By Kristen Irey
In the next 18 months, 57% of companies plan on making major new HR technology related purchases. In addition to recruiting, this new wave of technology allows HR professionals to accomplish more administrative tasks in less time, including virtually training remote employees, and enabling employees to work from locations outside of the home office. Learning to effectively leverage this technology is a valuable tool in a company’s arsenal, especially as a new post-recession war for talent will occur in the next few years.
Additionally, technology has also increased opportunities for non-traditional work arrangements. Human resource professionals are playing a leading role in the selection and implementation of technologies that support companywide initiatives. The new 21st century business buzzwords are “enterprise mobility”. This simply means that technology has enabled companies and their employees to perform work from almost anywhere. This contributes to an organization’s overall competitive position. Companies are beginning to realize when properly managed, these types of flexible work arrangements can result in cost savings and higher productivity.
Social Media and HR
Social media is another evolving area of technology that is significantly changing the HR landscape. As with all emerging technologies the benefits can be offset with additional challenges. Social media brings many opportunities, but it also brings potential hazards. Employers who use social media as a method of tracking employees’ activities outside of work may face serious liability. Social media outlets such as Facebook and Twitter give employees an outlet to express personal and sometimes controversial viewpoints. Employers must be careful to not overstep their boundaries and invade employees’ private lives. The implementation of social media networking and its impact has been one of the biggest changes and challenges in the HR field over the past 20 years. Employers must walk a fine line between wanting to protect the employer’s brand and respecting employee privacy. HR professionals must take an active role in preserving this delicate balance.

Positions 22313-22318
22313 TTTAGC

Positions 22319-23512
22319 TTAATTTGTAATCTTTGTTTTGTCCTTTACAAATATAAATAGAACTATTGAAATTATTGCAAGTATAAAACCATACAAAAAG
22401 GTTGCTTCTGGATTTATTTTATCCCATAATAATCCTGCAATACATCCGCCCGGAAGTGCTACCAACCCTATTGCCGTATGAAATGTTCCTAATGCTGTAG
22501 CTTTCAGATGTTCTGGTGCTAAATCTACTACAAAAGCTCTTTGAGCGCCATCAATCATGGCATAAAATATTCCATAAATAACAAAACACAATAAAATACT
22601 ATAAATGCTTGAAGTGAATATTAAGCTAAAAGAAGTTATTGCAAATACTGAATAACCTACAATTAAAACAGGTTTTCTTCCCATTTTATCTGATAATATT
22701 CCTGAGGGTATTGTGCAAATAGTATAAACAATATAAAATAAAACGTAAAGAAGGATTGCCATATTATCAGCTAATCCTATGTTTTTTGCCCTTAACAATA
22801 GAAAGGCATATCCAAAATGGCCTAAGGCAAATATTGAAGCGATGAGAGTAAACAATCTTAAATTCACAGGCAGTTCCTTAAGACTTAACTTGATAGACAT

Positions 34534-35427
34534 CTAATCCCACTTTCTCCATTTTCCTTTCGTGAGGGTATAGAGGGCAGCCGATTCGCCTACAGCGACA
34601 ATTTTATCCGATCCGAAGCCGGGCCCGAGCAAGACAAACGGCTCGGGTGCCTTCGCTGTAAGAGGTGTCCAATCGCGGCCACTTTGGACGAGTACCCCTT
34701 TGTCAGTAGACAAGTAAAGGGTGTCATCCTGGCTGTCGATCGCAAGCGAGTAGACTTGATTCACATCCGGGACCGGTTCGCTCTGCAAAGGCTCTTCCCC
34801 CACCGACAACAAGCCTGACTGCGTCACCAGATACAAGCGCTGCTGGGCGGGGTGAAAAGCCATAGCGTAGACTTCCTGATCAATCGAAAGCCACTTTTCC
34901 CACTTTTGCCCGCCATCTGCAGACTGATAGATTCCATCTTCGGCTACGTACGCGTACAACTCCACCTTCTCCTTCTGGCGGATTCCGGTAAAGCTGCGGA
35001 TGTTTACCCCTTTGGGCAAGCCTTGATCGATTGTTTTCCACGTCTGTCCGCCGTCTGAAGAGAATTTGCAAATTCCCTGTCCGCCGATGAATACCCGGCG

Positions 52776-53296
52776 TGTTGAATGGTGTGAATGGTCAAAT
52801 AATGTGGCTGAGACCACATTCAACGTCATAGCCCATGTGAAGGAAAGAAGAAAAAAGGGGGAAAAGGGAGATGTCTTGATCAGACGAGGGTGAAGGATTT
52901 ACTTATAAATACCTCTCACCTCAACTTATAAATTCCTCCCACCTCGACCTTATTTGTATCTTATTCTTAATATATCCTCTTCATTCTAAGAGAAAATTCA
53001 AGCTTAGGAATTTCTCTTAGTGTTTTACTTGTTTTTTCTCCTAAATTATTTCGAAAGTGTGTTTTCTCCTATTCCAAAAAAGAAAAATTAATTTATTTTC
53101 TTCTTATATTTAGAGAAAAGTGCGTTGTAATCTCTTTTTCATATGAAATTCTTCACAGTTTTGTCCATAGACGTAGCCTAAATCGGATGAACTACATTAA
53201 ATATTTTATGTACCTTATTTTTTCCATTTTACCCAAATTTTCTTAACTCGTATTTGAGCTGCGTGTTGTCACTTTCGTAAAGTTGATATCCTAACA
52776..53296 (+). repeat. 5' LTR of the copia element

Despite the many perils social media has brought to the modern employer it has also created many positive changes in the HR field and beyond.
Social media offers employers with limited resources new ways to reach qualified candidates. Web based applications such as LinkedIn offer recruiters the ability to target candidates within a specific field or skill set for very little cost. Traditionally, employers who were recruiting from a specific industry would turn to trade-specific publications and media outlets, which led to higher recruitment costs and array of unqualified candidates.
By leveraging new technology based recruitment tools, HR professionals are able to quickly and easily connect with professionals in targeted industries and fields. Instead of casting a wide net and hoping for the best as has traditionally been done, they’re now able to create a valuable pipeline of relevant candidates. Once a candidate has been selected, technology also plays a valuable role in immersing that employee into the company and its culture.
Online or Virtual Training
Online training is an effective tool for a remote and dispersed workforce. With the rise of enterprise mobility employers are utilizing technology to perform work more efficiently. However, employers still need to provide training to all members of the company regardless of where they are located. Virtual training sessions can be used for mandated and compliance training or for other valuable employee development opportunities.
Remote workers however are not the only employees who benefit from virtual training. Traditional office-based workers are using technology to become more efficient and productive. Web-based training and other asynchronous methods can save time and money for an employer. Traditional in-person training sessions are expensive and can reduce productivity in the short term, as employees must stop working in order to attend. Web based and asynchronous training opportunities have changed this previous employer dilemma.
Preparing for a career in Human Resources
The most important thing HR students can do is to stay current with new developments and evolving laws that impact employers. It is also essential for students to get some basic experience in human resources if they are considering pursuing a career in that field. This could include volunteer or contract HR opportunities. HR has evolved dramatically over the past decade. Students need to understand all facets of HR, but more importantly need to understand the strategic role HR plays in an organization. Today’s HR goes beyond just hiring and firing employees. It must have an active role in the long-term strategy of a company.
HR professionals must understand more than the basic functions of Human Resources. They must also understand how those functions contribute to the overall success of an organization. HR needs to add value and enhance an organization’s success in order to prove its worth.